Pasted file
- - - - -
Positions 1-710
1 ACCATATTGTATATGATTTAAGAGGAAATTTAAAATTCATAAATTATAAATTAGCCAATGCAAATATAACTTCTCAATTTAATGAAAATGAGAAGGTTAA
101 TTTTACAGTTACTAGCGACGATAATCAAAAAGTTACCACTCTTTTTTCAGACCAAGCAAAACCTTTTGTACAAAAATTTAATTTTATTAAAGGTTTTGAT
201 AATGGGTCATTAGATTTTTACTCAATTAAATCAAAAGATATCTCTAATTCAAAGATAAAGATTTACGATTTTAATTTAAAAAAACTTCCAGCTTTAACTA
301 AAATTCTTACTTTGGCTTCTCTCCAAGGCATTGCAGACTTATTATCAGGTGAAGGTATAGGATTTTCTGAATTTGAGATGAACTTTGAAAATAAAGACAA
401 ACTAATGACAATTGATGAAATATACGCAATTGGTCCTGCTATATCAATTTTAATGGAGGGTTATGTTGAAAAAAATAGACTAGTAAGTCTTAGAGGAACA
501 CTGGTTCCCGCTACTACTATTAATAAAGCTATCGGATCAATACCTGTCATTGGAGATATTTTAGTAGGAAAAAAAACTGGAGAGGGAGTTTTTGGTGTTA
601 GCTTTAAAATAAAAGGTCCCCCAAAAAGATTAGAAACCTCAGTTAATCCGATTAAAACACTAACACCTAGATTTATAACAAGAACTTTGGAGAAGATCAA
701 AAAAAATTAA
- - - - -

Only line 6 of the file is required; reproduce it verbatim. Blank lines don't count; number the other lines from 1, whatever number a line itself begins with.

401 ACTAATGACAATTGATGAAATATACGCAATTGGTCCTGCTATATCAATTTTAATGGAGGGTTATGTTGAAAAAAATAGACTAGTAAGTCTTAGAGGAACA